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NEWS | Nov. 13, 2020

Planning begins for Northern Strike 21 exercise

By Senior Airman Tristan Viglianco Michigan National Guard

CAMP GRAYLING, Mich. – Since its inception in 2012, Northern Strike has grown into the nation's largest joint, reserve-component exercise. The initial planning conference for next year's iteration, Northern Strike 21-2, was held Nov. 3-5 at Camp Grayling, part of the National All-Domain Warfighting Center in Michigan.

"The initial planning conference is an opportunity for many of our rotational training units to come together with our planners and start building the framework for execution," said Army National Guard Master Sgt. Adam Fall, 631st Troop Command, Northern Strike knowledge manager. "We break into working groups, which allows for more focused discussion."

Fall said approximately 120 members of the Army, Air Force and Marines attended the conference.

The exercise is scheduled July 31 to Aug. 14, and planners expect more than 7,000 participants.

Units involved in Northern Strike will be able to utilize Camp Grayling's 147,000-acre training area and the Alpena Combat Readiness Center's 17,000 square miles of special-use airspace.

"By coming to Northern Strike, people get to do their jobs, and they understand it is part of a bigger picture," said Army National Guard Master Sgt. David Howie, 631st Troop Command, Northern Strike senior operations NCO. "Allowing people at the bottom and top to see how it works is important. Everyone does their job to get a cannon in place or support a maneuver force, and it is awesome."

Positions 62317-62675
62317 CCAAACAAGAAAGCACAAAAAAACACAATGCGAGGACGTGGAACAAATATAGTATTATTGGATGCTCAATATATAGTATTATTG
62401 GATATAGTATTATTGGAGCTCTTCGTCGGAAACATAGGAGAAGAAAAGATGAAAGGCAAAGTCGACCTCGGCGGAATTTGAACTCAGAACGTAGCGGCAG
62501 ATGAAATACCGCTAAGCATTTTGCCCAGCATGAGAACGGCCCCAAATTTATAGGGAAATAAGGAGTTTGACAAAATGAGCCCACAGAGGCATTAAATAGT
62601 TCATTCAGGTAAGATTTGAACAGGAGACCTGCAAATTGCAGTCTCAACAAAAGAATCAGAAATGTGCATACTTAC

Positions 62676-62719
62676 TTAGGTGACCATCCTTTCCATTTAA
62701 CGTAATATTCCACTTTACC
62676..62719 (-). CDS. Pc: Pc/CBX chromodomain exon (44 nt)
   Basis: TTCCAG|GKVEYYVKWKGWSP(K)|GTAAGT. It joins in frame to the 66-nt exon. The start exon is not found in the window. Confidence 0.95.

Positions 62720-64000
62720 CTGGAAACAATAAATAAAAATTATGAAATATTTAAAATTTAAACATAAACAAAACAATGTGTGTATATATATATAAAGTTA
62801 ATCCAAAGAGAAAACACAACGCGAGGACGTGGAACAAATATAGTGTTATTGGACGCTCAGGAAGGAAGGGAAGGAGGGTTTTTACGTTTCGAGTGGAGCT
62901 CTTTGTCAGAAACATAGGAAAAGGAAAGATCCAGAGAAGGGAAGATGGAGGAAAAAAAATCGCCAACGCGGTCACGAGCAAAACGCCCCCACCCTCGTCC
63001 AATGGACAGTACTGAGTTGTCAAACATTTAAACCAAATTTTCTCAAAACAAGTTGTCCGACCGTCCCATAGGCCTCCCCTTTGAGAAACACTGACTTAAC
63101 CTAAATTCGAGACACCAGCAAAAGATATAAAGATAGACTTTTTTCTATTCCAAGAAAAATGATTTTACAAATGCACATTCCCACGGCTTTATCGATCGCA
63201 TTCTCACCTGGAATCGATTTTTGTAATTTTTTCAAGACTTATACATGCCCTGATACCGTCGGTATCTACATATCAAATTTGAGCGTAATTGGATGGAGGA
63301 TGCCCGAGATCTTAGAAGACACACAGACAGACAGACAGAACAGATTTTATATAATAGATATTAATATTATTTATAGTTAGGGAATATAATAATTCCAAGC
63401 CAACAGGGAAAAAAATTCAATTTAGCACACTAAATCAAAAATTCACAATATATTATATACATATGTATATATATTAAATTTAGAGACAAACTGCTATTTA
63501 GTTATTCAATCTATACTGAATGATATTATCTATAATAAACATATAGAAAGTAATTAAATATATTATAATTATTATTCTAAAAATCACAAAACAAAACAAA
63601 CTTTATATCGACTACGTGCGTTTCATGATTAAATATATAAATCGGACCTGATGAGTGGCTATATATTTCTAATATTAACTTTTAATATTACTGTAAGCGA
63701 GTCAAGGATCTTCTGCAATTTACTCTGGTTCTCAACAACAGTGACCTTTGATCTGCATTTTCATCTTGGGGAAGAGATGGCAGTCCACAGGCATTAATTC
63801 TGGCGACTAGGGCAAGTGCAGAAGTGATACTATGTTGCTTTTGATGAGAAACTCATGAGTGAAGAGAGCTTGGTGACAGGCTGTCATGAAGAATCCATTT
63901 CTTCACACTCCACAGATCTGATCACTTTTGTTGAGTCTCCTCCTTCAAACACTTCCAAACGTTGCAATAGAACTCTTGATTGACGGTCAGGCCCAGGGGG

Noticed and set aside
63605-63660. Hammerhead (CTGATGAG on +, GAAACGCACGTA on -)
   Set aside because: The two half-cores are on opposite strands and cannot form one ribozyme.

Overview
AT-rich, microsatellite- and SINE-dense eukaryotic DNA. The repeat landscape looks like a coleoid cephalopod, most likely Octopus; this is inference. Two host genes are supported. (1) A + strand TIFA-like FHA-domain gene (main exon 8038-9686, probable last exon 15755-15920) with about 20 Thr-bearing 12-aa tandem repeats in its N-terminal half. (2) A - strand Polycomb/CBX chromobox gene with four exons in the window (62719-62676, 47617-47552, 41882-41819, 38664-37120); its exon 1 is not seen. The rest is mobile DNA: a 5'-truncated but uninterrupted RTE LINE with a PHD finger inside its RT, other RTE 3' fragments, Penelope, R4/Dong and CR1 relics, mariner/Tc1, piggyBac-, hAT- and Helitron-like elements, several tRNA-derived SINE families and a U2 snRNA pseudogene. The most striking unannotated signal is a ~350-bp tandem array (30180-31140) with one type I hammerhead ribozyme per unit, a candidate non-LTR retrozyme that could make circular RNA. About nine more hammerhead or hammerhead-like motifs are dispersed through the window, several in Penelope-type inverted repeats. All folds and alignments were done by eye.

Many units that have attended Northern Strike in the past make attendance a priority and look forward to it every year.

"Northern Strike provides special operations forces the ability to interact and integrate with conventional forces," said Brian Satterlee, U.S. Special Operations Command realistic military training contractor. "This is our fourth year. The level of planning and missions we can accomplish while here keeps us coming back."

The exercise's purpose is to integrate a wide variety of capabilities in an all-domain environment. Different units from multiple branches and countries learn how to work together and become more effective, lethal warfighters.

"Northern Strike is an exercise that can sustain and build readiness," said Army Maj. David Bennett, deputy program manager of the National Guard Bureau's exportable combat training capability. "The big thing Northern Strike has is the joint-fires capability. Any deployment will most likely be in a joint environment. We need to have the ability to engage and train in joint operations."

Bennett believes training in an environment like Northern Strike provides is critical to defeat a near-peer adversary.

None of the extensive, critical training would be possible without the coordination at the initial planning conference.

"We can't execute an exercise without planning ahead of time," said Bennett. "The conference allows our staff to build out the exercise, look at our training objectives, and plan to meet our training objectives."



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